The levels of bilirubin (direct and total) as shown in table 2, was significantly higher in group II (alloxan induced negative control) rats (0.32 and 3.01 mg/dl) as compared to normal control rats of Group I (0.24 and 0.75 mg/dl). The insulin treated diabetic rats in group III shows normal parameters for direct and total bilirubin (0.25 and 1.61 mg/dl). The oral dose of ethanolic leaf extract of S. rebaudiana (300 mg/kg) in normal and diabetic rats of groups IV and V shows significant decrease in direct (0.27 and 0.32) and total bilirubin (1.52 and 1.58 mg/dl) whereas rats in groups VI and VII (400 mg/kg) also shows decreased direct (0.24 and 0.32) and total bilirubin (1.43 and 1.36 mg/dl).

 

The level of alkaline phosphatase in plasma was significantly increased in alloxan induced diabetic rats in group II (421.38 mg/dl) when compared to normal control rats in group I (198.64 mg/dl). Insulin treated group III also shows decrease in alkaline phosphate value (231.10 IU/L) Oral administration of ethanolic leaf extract of S. rebaudiana (300 mg/kg) in normal and diabetic rats in groups IV and V offered significant decline in the level of alkaline phosphatase (205.20 and 235.38 IU/L), while dose of (400 mg/kg) given to rats in groups VI and VII normal (191.71 and 215.27 IU/L) restored near to the normal level of alkaline phosphatase as compared to normal rats as shown in Table 2.

 

The alloxan induced diabetic rats of group II shows significantly (p˂0.05) higher concentration of urea (61.10 mg/dl), creatinine (2.40 mg/dl) and uric acid (0.96 mg/dl) as compared to normal rats in Group I for urea (37.90 mg/dl), creatinine (1.23 mg/dl) and uric acid (0.57 mg/dl). Administration of ethanolic leaf extract of S. rebaudiana (300 mg/kg) in normal and diabetic rats in groups IV and V significantly reduce the blood urea (39.12 and 41.72 mg/dl), creatinine (1.43 and 1.51) and uric acid (0.23 and 0.43) concentration, where as dose of (400 mg/kg) given to rats in groups VI and VII also showed decreased urea (38.81 and 37.12 mg/dl), creatinine (1.39 and 0.76) and uric acid levels (0.22 and 0.38 mg/dl). However, insulin treated diabetic rats in group III also shows decreased levels of urea (40.21 mg/dl), creatinine (0.85 mg/dl) and uric acid (0.37 mg/dl) as shown in Table 2.

DISCUSSION:

The long term complications of diabetes are related to persistently elevated blood glucose, reduction in body weight and consequent oxidative stress. There are many valuable drugs available in the market are in use for the treatment of diabetes mellitus like sulphonylureas (glibenclamide), biguanides (metformin) and insulin sensitizers (thiazolidinediones), but they have restricted use due to cost, secondary failure rates, limited pharmacokinetic properties and  additional side-effects13.  There are around 1,200 plants species are identified possessing hypoglycemic activity and tend to potentiate better insulin secretion without causing any adverse effects14.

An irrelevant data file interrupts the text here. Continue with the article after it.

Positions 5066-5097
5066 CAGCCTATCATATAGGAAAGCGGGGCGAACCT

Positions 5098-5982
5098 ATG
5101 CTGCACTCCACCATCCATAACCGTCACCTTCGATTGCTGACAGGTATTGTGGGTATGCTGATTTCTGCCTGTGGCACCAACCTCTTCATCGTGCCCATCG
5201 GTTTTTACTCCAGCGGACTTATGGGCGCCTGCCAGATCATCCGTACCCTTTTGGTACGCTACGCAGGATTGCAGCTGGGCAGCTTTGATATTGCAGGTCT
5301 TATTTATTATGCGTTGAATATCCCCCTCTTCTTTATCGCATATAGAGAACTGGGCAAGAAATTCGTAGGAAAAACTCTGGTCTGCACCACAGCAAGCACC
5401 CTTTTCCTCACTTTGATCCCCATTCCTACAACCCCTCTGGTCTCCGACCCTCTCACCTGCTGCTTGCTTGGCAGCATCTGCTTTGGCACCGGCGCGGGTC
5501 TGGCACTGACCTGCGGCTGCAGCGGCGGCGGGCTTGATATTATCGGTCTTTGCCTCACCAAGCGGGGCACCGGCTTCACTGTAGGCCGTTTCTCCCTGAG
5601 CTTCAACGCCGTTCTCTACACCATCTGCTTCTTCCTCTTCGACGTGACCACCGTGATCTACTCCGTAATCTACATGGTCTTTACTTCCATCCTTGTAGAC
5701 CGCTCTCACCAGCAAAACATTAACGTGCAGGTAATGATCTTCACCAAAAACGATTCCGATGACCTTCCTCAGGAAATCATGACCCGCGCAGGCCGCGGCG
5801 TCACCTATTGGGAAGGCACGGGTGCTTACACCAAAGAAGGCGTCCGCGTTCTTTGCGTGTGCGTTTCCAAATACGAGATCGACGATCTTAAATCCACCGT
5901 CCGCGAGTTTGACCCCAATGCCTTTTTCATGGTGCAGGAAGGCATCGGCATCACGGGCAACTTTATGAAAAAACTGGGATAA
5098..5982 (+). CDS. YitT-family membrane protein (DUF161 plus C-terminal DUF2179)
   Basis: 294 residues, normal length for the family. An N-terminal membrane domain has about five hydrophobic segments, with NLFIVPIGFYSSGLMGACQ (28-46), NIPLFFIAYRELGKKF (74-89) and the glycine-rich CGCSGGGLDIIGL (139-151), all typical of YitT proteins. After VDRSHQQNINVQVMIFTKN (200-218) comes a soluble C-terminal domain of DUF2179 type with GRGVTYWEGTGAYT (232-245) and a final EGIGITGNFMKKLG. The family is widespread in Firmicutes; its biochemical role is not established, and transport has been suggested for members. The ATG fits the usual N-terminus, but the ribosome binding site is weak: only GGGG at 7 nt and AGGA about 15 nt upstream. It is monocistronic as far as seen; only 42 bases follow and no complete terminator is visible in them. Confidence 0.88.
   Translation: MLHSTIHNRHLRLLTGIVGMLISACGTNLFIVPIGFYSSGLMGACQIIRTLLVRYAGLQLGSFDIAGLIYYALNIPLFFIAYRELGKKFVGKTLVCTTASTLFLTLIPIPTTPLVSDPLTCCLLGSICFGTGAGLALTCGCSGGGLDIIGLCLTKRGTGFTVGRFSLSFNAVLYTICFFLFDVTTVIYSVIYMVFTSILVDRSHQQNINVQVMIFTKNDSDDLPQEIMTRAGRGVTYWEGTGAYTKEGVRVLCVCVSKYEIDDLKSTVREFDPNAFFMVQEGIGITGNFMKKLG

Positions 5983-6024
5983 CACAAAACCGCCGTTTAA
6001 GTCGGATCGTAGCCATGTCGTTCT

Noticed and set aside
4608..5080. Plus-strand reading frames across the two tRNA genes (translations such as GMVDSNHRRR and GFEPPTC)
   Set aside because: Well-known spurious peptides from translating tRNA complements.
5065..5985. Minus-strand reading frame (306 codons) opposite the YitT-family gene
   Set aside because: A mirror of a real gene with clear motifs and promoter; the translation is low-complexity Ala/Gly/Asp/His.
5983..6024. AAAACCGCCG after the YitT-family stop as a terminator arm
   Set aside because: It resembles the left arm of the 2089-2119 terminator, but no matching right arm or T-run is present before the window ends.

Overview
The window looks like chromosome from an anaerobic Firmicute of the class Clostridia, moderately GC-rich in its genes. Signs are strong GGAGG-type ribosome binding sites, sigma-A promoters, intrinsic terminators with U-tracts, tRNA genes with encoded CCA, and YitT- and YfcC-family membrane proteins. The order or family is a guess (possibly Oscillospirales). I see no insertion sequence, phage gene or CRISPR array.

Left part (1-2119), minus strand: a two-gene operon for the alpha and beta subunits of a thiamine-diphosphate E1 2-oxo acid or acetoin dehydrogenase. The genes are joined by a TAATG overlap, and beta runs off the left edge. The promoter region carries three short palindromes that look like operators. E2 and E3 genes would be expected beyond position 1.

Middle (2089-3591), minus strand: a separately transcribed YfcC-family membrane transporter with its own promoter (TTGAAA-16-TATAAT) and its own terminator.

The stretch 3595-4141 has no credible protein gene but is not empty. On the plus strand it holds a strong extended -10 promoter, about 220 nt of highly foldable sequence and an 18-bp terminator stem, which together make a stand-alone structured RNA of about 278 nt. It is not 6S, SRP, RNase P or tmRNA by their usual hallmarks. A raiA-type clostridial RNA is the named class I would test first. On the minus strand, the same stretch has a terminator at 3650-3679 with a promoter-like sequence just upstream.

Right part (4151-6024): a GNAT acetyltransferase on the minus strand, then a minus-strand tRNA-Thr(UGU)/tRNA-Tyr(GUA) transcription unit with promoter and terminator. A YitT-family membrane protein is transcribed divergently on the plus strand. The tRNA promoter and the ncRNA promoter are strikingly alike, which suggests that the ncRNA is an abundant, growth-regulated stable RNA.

The long term 21 day studies shows that there is a difference in initial and final body weight in various groups, showing a significant reduction in body weight of diabetic controls in comparison to normal control, insulin treated and extract treated experimental rats. Similar results were also observed by other researchers15.

 

Administration of ethanolic leaf extract of S. rebaudiana (300 and 400 mg/kg.bwt.) to alloxan induced diabetic rats exert potent in vivo hypoglycaemic or antidiabetic effect  by stabilizing the glucose homeostasis and maintaining the body weight without showing any adverse effect, unlike other synthetic drugs16. Earlier studies on phytochemical screening of ethanolic leaf extracts of S. rebaudiana shows that presence of bioactive plant derived constituents such as flavonoids, phenols, alkaloids, saponins and tannins might be responsible for the anti-diabetic activity which could be due to synergistic effect of these compounds inducing hypoglycaemic effect. They also act as excellent antioxidant and free radical scavengers which can cause inhibition of the cellular oxidative damage and lipid peroxidation16. According to Gregersen et al, 17 reported that supplementation of diterpene glycoside (stevioside) in a test meal in type 2 diabetic patients exert insulinotropic and glucagonostatic actions by reducing the post prandial blood glucose levels and improving the glucose metabolism.

 

Long term increase in blood glucose levels induces carbonyl stress which can further lead to increased lipid peroxidation18 Oxidative damage can occur due to increased concentration of lipid peroxidation which further increases hydroxyl and peroxy radicals leading to chronic uncontrolled diabetes.